Wednesday, 18 September 2013

One up on Wall Street by Peter Lynch (Summary)

Here is a summary of One up on Wall Street by Peter Lynch – this is one of the best books you could ever lay your hands on.
Peter Lynch argues how jokers like you and me could find hidden gems in the stock market much before the bigger jokers of Wall Street can if we keep our eyes open. He suggests that everyday information can be used to find spectacular growth stocks.
Peter used his skills at Fidelity to rake in huge profits from stocks that the market discovered much later than he did. Following are some of the gists taken from the book. Note the type of stocks he thinks we should be looking out for.

Summary of One up on Wall Street by Peter Lynch – types of companies

• Since you buy these for dividends (why else would you own them?), you want to check to see if dividends have always been paid and whether they are routinely raised.
• When possible, find out what percentage of the earnings are being paid out as dividends. If it’s a low percentage, then the company has a cushion in hard times. It can earn less money and still retain the dividend. If it’s a high %, then the dividend is riskier.
 • These are big companies that aren’t likely to go out of business. The key issue is price and the P/E ratio will tell you whether you are paying too much.
• Check for possible di-worseifications that may reduce future earnings.
• Check the companies long-term growth rate and whether it has kept the same momentum in recent years.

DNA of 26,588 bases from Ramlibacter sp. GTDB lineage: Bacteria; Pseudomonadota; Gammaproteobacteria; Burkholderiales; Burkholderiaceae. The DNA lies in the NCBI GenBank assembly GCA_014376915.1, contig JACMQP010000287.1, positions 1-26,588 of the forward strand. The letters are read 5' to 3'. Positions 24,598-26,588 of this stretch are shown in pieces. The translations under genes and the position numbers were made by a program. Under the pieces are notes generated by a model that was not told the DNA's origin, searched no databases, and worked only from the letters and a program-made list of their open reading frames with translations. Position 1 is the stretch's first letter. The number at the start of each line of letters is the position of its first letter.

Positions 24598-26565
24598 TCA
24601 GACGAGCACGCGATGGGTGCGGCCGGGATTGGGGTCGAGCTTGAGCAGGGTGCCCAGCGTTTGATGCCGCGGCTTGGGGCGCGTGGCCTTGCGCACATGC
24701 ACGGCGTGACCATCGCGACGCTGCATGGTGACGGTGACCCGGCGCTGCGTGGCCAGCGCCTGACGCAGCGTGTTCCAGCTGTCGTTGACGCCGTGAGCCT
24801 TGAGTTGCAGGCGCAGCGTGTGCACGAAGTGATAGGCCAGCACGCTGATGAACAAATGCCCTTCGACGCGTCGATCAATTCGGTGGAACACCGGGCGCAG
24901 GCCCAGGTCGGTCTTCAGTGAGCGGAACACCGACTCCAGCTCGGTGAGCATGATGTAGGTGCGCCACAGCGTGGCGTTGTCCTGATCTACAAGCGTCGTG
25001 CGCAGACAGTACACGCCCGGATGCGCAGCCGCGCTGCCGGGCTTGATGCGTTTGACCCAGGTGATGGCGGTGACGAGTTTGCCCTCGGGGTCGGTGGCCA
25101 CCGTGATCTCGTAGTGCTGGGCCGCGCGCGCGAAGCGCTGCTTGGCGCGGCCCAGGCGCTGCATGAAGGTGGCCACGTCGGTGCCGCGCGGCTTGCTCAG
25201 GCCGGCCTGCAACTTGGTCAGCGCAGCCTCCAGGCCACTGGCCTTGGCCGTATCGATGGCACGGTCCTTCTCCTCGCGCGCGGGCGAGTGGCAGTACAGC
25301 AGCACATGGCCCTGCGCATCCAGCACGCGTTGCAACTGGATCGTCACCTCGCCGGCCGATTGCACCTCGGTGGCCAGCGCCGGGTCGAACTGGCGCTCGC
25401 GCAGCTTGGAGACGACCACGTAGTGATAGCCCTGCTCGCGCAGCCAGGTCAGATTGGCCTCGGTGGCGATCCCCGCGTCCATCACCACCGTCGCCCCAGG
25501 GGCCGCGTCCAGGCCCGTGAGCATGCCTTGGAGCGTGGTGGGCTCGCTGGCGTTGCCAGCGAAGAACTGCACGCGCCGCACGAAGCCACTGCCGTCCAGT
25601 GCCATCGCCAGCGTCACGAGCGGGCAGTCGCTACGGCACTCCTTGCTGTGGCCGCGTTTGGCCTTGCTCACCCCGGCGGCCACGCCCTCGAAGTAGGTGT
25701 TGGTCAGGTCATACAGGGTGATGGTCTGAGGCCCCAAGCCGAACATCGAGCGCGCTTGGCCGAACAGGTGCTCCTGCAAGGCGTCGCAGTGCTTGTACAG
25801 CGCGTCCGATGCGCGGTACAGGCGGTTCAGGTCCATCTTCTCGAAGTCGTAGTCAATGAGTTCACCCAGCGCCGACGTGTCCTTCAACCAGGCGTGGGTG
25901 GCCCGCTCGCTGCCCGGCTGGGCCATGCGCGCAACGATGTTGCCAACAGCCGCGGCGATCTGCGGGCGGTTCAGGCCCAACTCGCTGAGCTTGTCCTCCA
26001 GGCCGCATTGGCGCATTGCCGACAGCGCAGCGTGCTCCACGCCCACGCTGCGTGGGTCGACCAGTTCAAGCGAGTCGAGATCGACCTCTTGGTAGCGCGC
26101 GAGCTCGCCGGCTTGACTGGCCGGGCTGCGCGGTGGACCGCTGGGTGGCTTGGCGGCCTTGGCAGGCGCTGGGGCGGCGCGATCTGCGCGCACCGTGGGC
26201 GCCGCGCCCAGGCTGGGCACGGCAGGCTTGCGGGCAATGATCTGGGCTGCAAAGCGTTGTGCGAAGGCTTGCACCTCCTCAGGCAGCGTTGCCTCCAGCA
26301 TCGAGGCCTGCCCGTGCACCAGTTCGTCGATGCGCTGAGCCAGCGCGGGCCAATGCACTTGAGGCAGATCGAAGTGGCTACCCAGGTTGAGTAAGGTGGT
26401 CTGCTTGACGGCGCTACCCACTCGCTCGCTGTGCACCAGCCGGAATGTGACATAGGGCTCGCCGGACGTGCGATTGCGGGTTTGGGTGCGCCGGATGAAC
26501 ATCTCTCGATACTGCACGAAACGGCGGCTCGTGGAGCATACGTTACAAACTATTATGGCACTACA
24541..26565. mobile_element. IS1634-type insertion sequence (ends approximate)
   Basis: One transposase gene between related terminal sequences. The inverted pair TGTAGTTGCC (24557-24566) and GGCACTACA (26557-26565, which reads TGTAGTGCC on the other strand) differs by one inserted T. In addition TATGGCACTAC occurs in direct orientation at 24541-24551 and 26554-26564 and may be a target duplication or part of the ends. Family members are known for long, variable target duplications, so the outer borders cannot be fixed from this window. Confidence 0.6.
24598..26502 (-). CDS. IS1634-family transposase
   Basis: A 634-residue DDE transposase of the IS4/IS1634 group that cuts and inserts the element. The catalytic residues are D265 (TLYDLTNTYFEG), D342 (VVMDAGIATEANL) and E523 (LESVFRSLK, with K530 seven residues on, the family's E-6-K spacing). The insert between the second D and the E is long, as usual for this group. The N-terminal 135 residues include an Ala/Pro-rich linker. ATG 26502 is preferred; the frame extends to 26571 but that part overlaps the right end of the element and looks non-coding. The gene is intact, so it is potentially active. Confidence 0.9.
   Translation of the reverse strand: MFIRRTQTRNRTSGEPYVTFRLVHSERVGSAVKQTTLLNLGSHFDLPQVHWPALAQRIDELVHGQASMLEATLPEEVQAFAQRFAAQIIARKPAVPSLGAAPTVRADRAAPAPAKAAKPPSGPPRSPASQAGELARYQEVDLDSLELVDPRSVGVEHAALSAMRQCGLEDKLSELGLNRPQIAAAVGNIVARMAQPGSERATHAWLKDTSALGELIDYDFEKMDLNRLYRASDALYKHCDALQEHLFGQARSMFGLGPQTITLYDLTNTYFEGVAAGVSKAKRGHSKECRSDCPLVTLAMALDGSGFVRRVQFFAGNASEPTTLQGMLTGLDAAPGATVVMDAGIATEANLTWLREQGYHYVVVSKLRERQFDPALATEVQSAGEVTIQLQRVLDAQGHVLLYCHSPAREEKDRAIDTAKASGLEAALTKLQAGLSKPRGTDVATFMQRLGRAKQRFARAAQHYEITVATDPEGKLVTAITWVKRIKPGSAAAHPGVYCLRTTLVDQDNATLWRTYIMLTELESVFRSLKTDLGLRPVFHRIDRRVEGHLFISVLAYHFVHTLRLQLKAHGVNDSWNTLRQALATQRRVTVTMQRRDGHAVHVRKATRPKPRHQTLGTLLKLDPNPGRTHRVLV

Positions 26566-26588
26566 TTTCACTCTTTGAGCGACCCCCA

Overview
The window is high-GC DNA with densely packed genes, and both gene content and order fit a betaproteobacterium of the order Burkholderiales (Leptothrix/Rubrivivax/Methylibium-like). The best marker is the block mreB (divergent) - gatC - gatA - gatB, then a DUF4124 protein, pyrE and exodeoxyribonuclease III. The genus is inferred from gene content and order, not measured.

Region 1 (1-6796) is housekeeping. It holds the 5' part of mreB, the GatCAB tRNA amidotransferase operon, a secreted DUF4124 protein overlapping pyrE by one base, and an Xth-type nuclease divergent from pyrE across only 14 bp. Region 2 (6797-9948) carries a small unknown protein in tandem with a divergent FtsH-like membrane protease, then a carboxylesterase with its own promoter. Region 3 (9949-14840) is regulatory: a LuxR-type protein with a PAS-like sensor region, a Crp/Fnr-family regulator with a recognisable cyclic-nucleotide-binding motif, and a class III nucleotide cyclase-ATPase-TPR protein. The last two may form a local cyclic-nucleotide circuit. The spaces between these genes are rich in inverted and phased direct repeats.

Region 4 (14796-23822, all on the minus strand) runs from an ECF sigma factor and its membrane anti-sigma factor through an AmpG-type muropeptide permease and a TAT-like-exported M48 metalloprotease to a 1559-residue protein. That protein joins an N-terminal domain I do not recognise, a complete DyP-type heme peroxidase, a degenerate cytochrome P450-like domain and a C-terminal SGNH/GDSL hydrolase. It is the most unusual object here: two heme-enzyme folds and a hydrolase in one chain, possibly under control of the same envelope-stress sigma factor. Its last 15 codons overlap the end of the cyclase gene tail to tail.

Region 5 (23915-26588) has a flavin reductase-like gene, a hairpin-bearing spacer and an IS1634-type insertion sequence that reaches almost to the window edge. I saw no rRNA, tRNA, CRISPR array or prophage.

• If you plan to hold the stock forever, see how the company has fazed during previous recessions and market drops.
 • Investigate whether the product that’s supposed to enrich the company is a major part of the company’s business.Summary of One up on Wall Street by Peter Lynch
• What the growth rate in earnings has been in recent years (20-25% is great)
• That the company has duplicated its successes in more than one city/town, to prove that expansion will work.
• That the company has room to grow.
• Whether the stock is selling at a P/E ratio at or near the growth rate.
• Whether the expansion is speeding up (3 new motels last year and 5 this) or slowing down.
• That few institutions own the stock and only a handful of analysts ever heard of it. With fast growers on the rise, this is a big plus.
 • Keep a close watch on inventories, and the supply demand relationship. Watch for new entrants into the market, which is usually a dangerous development.
• Anticipate a shrinking P/E multiple over time as business recovers and investors look ahead to the end of the cycle, when peak earnings are achieved.
• If you know your cyclical, you have an advantage in figuring out the cycles. Its easier to predict an upturn in a cyclical industry than it is to predict a downturn.
 • Most important, can the company survive a raid by its creditors ? How much cash and debt does it have ? What is the debt structure, and how long can it operate in the red while working out its problems without going bankrupt ?
• If it’s bankrupt already, what’s left for the shareholders ?
How is the company supposed to be turning around ? Has it rid itself of unprofitable divisions ? This can make a big difference in earnings.
• Is business coming back ?
• Are costs being cut ? If so, what will the effect be.
 • What’s the value of the assets ? Are there any hidden assets ?
• How much debt is there to detract from these assets (Creditors are first in line)
• Is the company taking on new debt, making the assets less valuable ?